By Jack Stubbs
Neighborhoods in the heart of downtown Seattle—particularly the neighborhoods of Belltown and South Lake Union—continue to densify, as investors and developers seek to capitalize on the vibrant character of the buzzing Central Business District.
On March 2nd, in a transaction that was recently-recorded, a two-parcel property at 124 and 130 Fifth Ave. N—home to a 3,700 square foot coffee shop and an adjacent parking lot—sold for $8.5 million, King County records show.
The buyer was Supreme Bright Seattle LLC, an entity which sharers the same address as Lewisville, TX-based NewcrestImage, a national developer of high-end hotel properties. The seller of the property was Bellevue-based Columbia West Properties, a commercial real estate investment company that operates along the West Coast.
According to project plans submitted to the city, the site–which is adjacent to the Space Needle and Seattle Center, and just blocks from the Bill & Melinda Gates Foundation–is slated for the development of a luxury 11-story hotel, which was recently reviewed at an Early Design Guidance (EDG) meeting.
In mid-February, the developer, Supreme Bright Seattle LLC, along with Minneapolis-based ESG Architecture and Design and Mortenson Construction, presented its plans to transform the coffee shop and parking lot into a high-end hotel development intended to contribute to the evolving character of the neighborhood. However, the West Design Review Board requested that the design team return for a second EDG meeting, citing its desire to see revised design proposals that were more in line with the city’s design guidelines—particularly in terms of delivering a project that would be compatible with the existing fabric of the growing Belltown neighborhood, according to The Registry’s coverage of the meeting.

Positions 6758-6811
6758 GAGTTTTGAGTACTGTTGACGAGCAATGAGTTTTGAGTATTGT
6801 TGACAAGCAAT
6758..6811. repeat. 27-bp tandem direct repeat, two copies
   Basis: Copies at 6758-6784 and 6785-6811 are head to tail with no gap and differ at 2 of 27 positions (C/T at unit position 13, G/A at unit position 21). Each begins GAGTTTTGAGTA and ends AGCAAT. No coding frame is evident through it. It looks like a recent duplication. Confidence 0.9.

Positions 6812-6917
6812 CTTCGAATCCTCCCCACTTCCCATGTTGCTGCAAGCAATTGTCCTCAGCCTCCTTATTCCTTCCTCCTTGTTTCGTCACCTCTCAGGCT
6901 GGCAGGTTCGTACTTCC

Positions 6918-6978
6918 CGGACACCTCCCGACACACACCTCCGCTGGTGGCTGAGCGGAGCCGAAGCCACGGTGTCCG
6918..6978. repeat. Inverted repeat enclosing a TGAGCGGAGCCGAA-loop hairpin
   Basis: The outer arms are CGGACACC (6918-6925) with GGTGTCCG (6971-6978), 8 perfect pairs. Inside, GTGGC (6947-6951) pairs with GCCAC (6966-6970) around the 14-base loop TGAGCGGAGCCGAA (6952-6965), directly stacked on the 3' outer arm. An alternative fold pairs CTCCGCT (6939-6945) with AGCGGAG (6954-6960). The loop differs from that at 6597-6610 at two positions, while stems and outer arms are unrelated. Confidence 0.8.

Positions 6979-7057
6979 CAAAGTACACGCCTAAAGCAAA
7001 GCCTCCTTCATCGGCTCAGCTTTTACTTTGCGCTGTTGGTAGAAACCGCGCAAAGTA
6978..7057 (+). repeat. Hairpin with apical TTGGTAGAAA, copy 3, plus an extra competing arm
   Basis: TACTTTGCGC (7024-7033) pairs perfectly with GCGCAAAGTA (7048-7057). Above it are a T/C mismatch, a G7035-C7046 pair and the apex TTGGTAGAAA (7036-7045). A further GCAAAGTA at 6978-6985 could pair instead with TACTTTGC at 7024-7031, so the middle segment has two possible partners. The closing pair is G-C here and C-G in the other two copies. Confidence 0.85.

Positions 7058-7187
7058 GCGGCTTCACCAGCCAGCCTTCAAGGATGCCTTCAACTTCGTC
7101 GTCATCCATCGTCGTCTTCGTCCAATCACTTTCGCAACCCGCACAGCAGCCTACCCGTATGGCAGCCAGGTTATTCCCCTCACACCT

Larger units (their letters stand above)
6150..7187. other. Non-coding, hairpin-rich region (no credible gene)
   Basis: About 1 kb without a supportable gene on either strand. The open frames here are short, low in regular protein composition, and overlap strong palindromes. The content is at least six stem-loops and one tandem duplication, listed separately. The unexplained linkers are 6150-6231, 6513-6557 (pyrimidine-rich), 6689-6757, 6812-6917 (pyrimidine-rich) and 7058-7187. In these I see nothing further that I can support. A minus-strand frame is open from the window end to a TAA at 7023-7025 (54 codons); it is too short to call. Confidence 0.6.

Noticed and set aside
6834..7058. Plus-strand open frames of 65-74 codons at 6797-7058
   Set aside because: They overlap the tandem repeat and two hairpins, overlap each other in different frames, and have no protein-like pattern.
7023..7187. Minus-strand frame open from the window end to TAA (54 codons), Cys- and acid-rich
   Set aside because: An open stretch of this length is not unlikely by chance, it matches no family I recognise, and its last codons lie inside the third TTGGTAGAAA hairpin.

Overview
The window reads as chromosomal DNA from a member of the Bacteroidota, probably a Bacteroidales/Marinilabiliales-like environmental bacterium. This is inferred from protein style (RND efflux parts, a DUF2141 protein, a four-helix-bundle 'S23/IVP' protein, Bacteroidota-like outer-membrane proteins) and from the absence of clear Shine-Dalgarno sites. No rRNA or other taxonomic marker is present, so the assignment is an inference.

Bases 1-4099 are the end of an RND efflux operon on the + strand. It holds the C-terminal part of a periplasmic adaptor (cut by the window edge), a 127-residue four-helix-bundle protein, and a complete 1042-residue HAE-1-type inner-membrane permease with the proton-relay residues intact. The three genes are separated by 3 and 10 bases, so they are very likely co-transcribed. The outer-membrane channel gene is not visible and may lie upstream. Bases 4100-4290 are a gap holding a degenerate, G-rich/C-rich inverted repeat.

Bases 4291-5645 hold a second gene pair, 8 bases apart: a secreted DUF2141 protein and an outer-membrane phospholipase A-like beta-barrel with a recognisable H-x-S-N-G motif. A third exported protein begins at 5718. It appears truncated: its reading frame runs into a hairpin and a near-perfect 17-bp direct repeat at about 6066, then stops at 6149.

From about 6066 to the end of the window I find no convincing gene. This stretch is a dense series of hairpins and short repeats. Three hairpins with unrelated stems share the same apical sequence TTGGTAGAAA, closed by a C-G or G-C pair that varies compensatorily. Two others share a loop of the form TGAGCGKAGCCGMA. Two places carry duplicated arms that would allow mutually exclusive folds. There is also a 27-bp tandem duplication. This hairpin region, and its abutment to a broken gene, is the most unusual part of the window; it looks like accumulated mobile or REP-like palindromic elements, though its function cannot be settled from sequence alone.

“What is important to know is that we are part of an emerging neighborhood,” explained Trace Jacques, partner at ESG Architecture and Design. “We are an urban infill site, so our design is focusing on building fabric and weaving into that fabric. We really looked at three fundamentals that really drive how we analyze the site,” Jacques added. “Those three elements are [influenced by] the fact that it is a very compact site; it is a postage-sized site…We have a strong focus on the street, and the street wall. Right now this site has a gap in the street wall.”
Project documents indicate that the development—called 5th and John Hotel–will total 106,140 square feet and include 196 guest rooms on floors two through eleven. A commercial kitchen, on-site laundry, loading and back-of-house spaces will be located on the first floor and basement. No specific hotel brand has been solidified to operate the property, although Mortenson emphasized the project’s design will fit almost any brand that focuses on casual modernity, guest wellness and integrated outdoor amenity areas.
NewcrestImage’s portfolio of hospitality properties includes a number of high-end brands including Hilton, Hyatt, IHG and Marriott, according to the company’s web site. The enterprise that would become NewcrestImage started in an independent hotel in Marlin, Texas. After coming to the U.S., the Lallubhai Kalidas Patel family purchased the Houston’s Motel in 1878. A year later, they bought the Sunset Inn in Longview, Texas, which would become the family’s base for over thirty years.